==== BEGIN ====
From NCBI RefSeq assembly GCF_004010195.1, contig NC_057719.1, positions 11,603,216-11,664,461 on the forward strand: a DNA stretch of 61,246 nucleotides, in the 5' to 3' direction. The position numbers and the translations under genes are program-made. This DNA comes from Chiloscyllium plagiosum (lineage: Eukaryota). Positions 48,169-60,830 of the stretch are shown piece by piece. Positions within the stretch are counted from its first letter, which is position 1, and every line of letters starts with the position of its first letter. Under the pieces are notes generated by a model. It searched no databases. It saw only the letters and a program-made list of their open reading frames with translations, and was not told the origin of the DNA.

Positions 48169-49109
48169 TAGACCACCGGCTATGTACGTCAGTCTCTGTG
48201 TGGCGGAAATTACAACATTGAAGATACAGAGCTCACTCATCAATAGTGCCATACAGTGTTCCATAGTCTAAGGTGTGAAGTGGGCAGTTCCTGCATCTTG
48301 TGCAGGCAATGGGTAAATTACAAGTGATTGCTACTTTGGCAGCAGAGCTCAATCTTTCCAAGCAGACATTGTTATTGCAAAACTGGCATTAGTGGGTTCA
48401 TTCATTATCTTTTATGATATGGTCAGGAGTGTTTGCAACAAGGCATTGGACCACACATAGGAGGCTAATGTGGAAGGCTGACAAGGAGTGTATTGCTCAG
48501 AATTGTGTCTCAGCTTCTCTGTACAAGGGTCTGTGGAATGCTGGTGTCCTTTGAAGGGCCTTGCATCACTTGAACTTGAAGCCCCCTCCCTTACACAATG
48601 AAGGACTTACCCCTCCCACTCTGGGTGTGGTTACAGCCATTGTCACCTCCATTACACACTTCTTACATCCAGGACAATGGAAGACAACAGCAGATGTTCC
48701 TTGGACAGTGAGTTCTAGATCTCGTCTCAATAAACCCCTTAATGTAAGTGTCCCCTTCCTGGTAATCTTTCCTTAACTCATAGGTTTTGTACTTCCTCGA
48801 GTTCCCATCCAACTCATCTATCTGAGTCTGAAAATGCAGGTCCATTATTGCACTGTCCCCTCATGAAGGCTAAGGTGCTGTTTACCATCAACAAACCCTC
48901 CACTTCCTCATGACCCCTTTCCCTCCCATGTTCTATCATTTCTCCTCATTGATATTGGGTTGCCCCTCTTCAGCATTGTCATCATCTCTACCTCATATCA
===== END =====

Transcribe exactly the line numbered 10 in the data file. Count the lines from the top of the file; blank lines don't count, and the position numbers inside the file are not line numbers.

48801 GTTCCCATCCAACTCATCTATCTGAGTCTGAAAATGCAGGTCCATTATTGCACTGTCCCCTCATGAAGGCTAAGGTGCTGTTTACCATCAACAAACCCTC